All animals were randomly divided into five groups with six animals in each group. Group I animals were fed with 0.2 mL of corn oil orally for 16 weeks. Group II animals were orally fed with B(a)P (50 mg/kg b. w. dissolved in maize oil) twice a week for 4 weeks, and then were continued with or without the administration of vehicle for another 12 weeks.[22] Group III mice were administered with DAZ (20 mg/kg b. w. dissolved in corn oil orally) daily for 6 weeks and then B(a)P (as in group II) twice a week for 10 weeks. For the postinitiating experiments, animals in Group IV were administered with B(a)P (as in Group II) for 6 weeks and then with DAZ (as in Group III) for 10 weeks. Histopathological analysis validated the lung carcinoma inductions. DAZ (as in Group III) was administered to Group V animals alone for 16 weeks to verify if DAZ caused any cytotoxicity. The chemopreventive potentials of DAZ in experimental animals were studied using the initiation and postinitiation treatment of DAZ.

Body weight, lung weight, and tumor incidence

The body weight (BW) of the animals was recorded throughout the experimental period, once at the start of the trial and then once a week until the experiment was completed. Following the completion of the experiment, the mice were anesthetized using ketamine/xylazine (90/10 mg/kg). Subsequently, the animals were sacrificed, and their lungs removed, cleaned in saline, and weighed. Tumor incidence (TI) was calculated through manual counting.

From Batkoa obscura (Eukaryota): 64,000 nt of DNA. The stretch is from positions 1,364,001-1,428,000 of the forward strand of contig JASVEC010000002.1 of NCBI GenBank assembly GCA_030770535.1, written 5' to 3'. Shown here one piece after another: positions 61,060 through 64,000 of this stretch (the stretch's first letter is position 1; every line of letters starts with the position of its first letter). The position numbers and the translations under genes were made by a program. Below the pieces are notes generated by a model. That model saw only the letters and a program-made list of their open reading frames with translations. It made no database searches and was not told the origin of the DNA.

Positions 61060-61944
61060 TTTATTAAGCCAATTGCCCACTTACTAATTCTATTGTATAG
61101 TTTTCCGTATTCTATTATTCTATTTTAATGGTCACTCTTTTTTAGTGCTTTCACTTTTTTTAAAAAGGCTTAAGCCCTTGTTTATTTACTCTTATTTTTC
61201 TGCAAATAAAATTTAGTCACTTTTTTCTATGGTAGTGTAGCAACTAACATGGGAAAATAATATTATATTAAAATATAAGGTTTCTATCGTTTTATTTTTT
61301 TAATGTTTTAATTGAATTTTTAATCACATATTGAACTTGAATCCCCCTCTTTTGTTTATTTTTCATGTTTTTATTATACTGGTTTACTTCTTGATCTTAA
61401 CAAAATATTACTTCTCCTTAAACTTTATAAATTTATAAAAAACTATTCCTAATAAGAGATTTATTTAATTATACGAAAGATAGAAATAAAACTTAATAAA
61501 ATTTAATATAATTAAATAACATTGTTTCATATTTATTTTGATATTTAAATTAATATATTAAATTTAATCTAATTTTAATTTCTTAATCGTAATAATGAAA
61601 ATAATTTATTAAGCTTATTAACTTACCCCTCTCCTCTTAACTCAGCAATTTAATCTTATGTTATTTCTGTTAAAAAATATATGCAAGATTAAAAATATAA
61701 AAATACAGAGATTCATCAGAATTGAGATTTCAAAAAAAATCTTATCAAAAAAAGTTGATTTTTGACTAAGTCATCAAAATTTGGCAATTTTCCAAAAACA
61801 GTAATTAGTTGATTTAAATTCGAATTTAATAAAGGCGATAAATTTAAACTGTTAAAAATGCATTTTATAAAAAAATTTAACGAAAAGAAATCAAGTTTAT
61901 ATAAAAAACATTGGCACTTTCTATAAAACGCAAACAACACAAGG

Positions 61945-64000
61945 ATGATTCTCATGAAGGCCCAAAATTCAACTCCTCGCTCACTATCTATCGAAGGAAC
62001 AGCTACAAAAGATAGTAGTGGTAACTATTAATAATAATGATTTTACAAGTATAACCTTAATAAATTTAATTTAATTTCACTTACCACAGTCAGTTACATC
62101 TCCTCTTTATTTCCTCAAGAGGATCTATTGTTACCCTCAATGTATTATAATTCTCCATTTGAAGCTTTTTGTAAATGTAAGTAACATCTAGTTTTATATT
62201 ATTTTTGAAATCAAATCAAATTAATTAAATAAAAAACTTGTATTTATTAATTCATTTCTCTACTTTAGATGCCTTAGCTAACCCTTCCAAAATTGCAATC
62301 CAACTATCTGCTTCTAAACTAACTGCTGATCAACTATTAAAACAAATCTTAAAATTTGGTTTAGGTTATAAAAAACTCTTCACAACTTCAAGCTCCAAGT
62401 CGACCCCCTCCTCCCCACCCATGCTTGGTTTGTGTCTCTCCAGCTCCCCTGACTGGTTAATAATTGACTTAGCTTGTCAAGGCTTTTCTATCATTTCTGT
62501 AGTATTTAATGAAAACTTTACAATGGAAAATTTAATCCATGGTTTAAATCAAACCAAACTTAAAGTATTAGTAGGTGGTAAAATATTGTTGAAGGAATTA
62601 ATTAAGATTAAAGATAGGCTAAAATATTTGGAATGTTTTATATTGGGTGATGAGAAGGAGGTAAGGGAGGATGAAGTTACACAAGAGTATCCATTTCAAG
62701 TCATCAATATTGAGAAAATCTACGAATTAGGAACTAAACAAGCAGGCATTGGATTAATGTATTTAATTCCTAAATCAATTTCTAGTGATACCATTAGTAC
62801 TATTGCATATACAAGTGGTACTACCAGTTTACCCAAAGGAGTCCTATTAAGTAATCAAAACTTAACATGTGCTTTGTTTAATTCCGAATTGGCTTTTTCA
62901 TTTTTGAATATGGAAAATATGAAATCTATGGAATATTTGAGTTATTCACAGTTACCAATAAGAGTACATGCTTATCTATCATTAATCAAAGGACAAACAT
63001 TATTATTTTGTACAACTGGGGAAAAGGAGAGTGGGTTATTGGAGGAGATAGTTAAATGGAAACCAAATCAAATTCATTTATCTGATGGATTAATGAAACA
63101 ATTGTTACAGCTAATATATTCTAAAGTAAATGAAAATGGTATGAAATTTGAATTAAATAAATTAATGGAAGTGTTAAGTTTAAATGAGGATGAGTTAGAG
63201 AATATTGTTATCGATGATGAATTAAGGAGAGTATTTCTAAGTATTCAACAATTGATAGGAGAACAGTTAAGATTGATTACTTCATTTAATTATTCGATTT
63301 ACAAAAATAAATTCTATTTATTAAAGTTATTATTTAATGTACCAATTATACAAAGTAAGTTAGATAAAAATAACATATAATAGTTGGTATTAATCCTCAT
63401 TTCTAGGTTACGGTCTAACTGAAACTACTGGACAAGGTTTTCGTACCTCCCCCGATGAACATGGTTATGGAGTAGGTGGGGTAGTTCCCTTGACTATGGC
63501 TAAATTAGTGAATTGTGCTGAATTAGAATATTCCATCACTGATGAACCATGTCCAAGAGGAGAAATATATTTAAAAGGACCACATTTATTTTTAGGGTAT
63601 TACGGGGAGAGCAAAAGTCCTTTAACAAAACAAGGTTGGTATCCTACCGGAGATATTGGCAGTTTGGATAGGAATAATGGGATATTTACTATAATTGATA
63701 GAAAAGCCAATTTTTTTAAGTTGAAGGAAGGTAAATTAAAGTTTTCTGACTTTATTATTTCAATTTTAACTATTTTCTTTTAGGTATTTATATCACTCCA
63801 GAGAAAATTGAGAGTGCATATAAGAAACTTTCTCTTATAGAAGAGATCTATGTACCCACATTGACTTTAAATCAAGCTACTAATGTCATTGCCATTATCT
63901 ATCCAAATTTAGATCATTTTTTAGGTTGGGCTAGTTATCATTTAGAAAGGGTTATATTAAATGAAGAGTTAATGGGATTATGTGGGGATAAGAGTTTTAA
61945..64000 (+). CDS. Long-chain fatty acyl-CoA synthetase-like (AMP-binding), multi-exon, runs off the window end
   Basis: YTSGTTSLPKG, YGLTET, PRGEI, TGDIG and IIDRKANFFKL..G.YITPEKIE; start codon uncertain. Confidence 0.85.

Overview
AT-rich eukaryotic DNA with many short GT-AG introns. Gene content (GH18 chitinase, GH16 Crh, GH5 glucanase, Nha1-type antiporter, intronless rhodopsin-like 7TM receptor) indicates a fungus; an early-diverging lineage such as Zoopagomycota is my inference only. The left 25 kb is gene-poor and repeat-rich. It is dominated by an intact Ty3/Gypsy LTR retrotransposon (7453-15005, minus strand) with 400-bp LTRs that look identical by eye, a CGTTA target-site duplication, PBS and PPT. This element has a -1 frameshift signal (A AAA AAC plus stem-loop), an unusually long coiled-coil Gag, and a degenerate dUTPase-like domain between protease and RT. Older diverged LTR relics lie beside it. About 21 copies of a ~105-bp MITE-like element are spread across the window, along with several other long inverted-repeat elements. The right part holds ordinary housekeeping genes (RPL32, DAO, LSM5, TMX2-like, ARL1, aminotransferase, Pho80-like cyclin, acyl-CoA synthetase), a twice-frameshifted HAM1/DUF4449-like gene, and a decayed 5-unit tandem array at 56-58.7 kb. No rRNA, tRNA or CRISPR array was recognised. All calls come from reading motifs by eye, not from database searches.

Estimation of serum immunoglobins G, A, and M (immunoglobulin G, immunoglobulin A, and immunoglobulin M, respectively)

The serum levels of immunoglobulin G (IgG), immunoglobulin M (IgM), and immunoglobulin A (IgA) in the blood samples of control and treated mice were examined by using the previously described procedures.[23],[24]

Evaluation of biochemical parameters

The lung homogenate was subjected to the following biochemical analyses: Adenosine deaminase (ADA),[25] aryl hydrocarbon hydroxylase (AHH),[26] gamma glutamyl transferase (GGT),[27] 5′-nucleotidase,[28] and lactate dehydrogenase (LDH).[29]

Phase-I enzymes

NADPH-cytochrome c reductase activity was measured using Wharton and Tzagoloff's technique.[30] Omura and Sato's approach[31] was used to calculate the activity of cytochromes P450 and b5.

Phase II enzymes: Assay for detoxification enzymes